The London Olympics of 2012 will be the first to prohibit spectators arriving by car, according to reports. However, some 80,000 officials, athletes and accredited media will be provided with parking - and will have special Soviet-style VIP lanes on important London roads for a period of two months.
The Times reports this morning that it has been given an exclusive advance look at the transport plans for 2012, described by UK Olympics officials as Blighty's "largest peacetime logistical operation". The administrators expect some eight million spectators to attend the games, and plan to prevent almost all of them from coming by car. It seems that only limited numbers of disabled people will be exempted.
The schemes feature "car exclusion zones" around all the main venues in the cities of London, Birmingham, Manchester, Newcastle, Glasgow and Cardiff. There will also be no-go areas at the watersports events in Weymouth and Portland on the Dorset coast. People will still be able to drive most of the way, park somewhere and only then get onto mass transit, but even this is being discouraged; the original bid included plans for massive park-and-ride carparks within range of the main London venue, but these have now been scratched.
It seems that up to 800,000 people per day will travel to and from the various sites, all by mass transit, walking or cycling. Everyone booking a ticket will be sent a "personalised, detailed itinerary" telling them how to get from their front door to the event in question. (We're guessing this will be automatically generated, in fact; and given the curious quirks that routing software can sometimes display, there could be some embarrassing hiccups ahead.) There will also be live travel updates sent to travellers' mobiles as part of the Olympic experience, and people may be re-routed by this means in the event of delays.
Meanwhile, as the hoi polloi ride the rails and buses, or get there by their own muscle power, the "Olympic family" will motor smoothly to and from the events in a new fleet of 3,500 cars using special reserved lanes marked out across the cities in question. It seems that most of these 80,000 Olympian aristos will not be athletes, in fact - the Times reports that there are only 11,000 competitors in total and that more than half of them will be accommodated within walking distance of their events.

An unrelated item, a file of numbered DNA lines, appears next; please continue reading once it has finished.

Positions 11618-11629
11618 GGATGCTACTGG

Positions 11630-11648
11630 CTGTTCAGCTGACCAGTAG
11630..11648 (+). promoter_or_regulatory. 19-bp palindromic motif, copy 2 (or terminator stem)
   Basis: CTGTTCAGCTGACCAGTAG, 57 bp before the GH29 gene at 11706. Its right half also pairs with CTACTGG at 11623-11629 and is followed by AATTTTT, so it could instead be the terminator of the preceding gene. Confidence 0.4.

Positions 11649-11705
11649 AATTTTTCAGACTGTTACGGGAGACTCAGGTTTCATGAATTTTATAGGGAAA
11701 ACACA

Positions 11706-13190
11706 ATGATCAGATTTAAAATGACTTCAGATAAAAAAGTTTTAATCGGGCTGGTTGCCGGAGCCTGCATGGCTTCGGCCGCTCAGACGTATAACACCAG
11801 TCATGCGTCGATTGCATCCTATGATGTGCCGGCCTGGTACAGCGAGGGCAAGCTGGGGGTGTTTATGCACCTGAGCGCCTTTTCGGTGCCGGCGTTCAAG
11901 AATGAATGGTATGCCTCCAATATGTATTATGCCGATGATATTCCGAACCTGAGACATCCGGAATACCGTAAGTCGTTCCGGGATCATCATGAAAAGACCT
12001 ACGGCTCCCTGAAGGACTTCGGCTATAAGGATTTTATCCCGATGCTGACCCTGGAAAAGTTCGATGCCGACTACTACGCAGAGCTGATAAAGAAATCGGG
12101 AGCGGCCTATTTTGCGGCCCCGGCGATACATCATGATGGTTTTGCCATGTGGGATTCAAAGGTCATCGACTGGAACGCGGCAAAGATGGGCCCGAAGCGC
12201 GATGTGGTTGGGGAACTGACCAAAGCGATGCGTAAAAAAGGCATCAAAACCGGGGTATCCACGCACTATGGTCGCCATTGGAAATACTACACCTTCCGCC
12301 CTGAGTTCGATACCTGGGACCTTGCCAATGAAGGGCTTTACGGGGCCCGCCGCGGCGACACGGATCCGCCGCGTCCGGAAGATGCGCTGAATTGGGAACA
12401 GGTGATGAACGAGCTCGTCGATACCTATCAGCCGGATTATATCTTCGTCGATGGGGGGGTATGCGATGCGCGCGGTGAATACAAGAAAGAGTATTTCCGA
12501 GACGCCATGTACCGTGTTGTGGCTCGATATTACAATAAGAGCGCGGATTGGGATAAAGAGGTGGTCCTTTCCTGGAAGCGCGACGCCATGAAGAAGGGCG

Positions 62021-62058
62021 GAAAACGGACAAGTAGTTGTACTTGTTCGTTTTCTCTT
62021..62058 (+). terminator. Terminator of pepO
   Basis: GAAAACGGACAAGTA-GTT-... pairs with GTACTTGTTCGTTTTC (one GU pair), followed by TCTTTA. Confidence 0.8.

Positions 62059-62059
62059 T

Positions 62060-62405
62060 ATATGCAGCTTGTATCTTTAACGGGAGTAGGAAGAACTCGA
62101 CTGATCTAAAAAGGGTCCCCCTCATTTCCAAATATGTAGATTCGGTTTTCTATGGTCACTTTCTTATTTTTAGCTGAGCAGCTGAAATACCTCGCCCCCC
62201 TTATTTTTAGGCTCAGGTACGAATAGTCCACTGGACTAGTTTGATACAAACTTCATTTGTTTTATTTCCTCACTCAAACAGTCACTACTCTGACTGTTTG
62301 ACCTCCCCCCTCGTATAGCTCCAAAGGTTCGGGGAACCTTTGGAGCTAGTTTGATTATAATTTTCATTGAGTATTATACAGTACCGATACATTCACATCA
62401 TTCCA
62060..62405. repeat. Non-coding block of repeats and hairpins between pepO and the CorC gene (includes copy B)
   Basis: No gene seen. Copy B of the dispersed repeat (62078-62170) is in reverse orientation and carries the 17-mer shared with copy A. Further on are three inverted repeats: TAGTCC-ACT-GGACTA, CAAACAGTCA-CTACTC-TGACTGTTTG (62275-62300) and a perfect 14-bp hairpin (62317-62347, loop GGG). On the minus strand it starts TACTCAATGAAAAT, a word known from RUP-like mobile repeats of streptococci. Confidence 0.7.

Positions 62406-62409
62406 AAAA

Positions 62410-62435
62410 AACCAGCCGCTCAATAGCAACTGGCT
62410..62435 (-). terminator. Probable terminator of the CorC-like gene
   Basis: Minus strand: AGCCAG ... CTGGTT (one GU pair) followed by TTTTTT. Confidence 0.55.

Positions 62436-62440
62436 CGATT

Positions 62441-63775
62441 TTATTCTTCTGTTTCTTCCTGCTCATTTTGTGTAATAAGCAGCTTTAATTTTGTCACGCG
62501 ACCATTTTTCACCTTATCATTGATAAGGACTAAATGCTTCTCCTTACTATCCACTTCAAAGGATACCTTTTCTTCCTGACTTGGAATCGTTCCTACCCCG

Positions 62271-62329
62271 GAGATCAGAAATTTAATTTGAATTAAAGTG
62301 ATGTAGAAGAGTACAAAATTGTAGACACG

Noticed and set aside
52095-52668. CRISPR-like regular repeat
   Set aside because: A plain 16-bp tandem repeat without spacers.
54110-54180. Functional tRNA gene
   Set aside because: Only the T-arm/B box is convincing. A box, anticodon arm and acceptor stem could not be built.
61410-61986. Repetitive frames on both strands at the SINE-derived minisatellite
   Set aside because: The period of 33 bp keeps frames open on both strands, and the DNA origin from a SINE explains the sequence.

The special lanes will apparently be policed by our old friend the numberplate-scanning camera (presumably hooked up to the special-powers cops like the rest of the capital's robo-spies) and "a team of enforcement officers".
Apart from buses, most of the available transport links will deliver people into just one chokepoint: the Stratford rail terminus, which will indeed - as the Olympic planners suggest - be required to operate at the sort of levels previously only achieved by the German general staff. Trains will need to arrive at 14-second intervals. Given that some people will be seeing the Games as a military target, a single point of failure like this seems a risky plan.
As the organisers don't want to build "white elephants which won't be used after the games", there won't be any serious new transport infrastructure for the neighbouring borough of Hackney, despite the fact that it is amazingly poorly served at the moment. The somewhat erratic North London overground rail line will be "almost doubled in capacity", but this actually means nothing more than longer platforms and improved signalling, not any more actual rail. As soon as enormous freight trains start to roll in and out of the Stratford container yards once more after the Games, using the overburdened North London track as they do today, one might speculate that travellers can look forward to a resumption of maddening delays.
Ironically perhaps, given the campaign against road vehicles and the Games' associated desire to promote a healthy image for ordinary folk as well as athletes, the "Northern Spectator Transport Mall" - the biggest carpark - for the main Olympic Park in East London will constructed by tarmacking over some existing grass playing fields. ®
Disclaimer: This article is written by a Hackney resident, who'd love to believe that the Games will transform the notoriously poor, crime-ridden and difficult-to-move-about-in borough into Paradise on earth. However, we don't seem to be getting much in the way of lasting infrastructure improvements for our council tax payments into the Games (and everyone else's) and we are definitely losing a nice bit of green space. To be fair, there is talk that the lost sports pitches will be turned back into grass afterwards.